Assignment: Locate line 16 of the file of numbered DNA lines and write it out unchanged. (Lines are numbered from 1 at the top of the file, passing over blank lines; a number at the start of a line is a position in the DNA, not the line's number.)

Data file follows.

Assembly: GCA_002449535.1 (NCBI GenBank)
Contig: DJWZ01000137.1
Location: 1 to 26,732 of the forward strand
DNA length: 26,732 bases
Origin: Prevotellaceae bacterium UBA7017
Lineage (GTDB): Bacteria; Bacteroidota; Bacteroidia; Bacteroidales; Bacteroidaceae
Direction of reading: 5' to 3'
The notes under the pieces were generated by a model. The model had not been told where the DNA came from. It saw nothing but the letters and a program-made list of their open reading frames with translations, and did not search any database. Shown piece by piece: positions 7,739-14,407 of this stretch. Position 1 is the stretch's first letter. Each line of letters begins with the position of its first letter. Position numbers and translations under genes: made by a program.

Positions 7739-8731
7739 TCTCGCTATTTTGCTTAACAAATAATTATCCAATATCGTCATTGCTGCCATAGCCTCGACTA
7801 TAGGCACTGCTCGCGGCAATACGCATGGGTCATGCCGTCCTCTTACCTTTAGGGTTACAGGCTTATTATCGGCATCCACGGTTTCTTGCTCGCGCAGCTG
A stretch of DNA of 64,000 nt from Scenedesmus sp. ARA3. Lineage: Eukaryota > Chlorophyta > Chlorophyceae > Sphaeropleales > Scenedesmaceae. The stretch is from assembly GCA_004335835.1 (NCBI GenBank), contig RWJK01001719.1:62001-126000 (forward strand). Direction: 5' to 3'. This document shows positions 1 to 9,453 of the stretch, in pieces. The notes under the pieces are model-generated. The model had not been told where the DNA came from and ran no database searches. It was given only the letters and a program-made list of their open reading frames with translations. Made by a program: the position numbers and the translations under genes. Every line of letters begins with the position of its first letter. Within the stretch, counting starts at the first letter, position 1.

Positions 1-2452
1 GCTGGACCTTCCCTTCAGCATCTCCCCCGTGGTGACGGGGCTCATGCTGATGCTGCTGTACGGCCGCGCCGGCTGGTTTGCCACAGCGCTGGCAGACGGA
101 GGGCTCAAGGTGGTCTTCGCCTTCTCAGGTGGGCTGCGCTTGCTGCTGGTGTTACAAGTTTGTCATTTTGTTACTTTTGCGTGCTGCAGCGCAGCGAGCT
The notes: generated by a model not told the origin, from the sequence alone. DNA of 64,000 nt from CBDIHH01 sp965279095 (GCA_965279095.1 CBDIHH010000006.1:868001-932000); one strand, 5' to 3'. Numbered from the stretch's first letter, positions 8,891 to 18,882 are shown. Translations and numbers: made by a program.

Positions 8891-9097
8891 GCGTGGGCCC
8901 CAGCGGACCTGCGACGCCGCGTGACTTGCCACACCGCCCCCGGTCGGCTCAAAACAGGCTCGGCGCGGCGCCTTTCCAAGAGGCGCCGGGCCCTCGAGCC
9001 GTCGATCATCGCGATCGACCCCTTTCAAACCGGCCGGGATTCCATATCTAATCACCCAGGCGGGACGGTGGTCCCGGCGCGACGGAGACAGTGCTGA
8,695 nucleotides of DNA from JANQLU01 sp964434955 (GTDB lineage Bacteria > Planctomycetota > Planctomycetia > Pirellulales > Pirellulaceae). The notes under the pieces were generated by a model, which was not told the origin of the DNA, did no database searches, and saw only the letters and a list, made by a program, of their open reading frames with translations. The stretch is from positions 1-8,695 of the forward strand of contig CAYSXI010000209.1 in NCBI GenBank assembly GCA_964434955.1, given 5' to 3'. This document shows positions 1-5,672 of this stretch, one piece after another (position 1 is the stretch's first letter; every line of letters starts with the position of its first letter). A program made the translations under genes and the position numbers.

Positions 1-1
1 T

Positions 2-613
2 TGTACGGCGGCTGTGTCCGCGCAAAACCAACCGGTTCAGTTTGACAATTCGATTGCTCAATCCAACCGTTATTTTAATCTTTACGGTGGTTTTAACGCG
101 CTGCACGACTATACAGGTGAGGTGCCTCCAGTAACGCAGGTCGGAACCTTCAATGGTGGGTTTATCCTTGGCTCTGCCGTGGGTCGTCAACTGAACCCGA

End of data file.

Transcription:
The notes: generated by a model not told the origin, from the sequence alone. DNA of 64,000 nt from CBDIHH01 sp965279095 (GCA_965279095.1 CBDIHH010000006.1:868001-932000); one strand, 5' to 3'. Numbered from the stretch's first letter, positions 8,891 to 18,882 are shown. Translations and numbers: made by a program.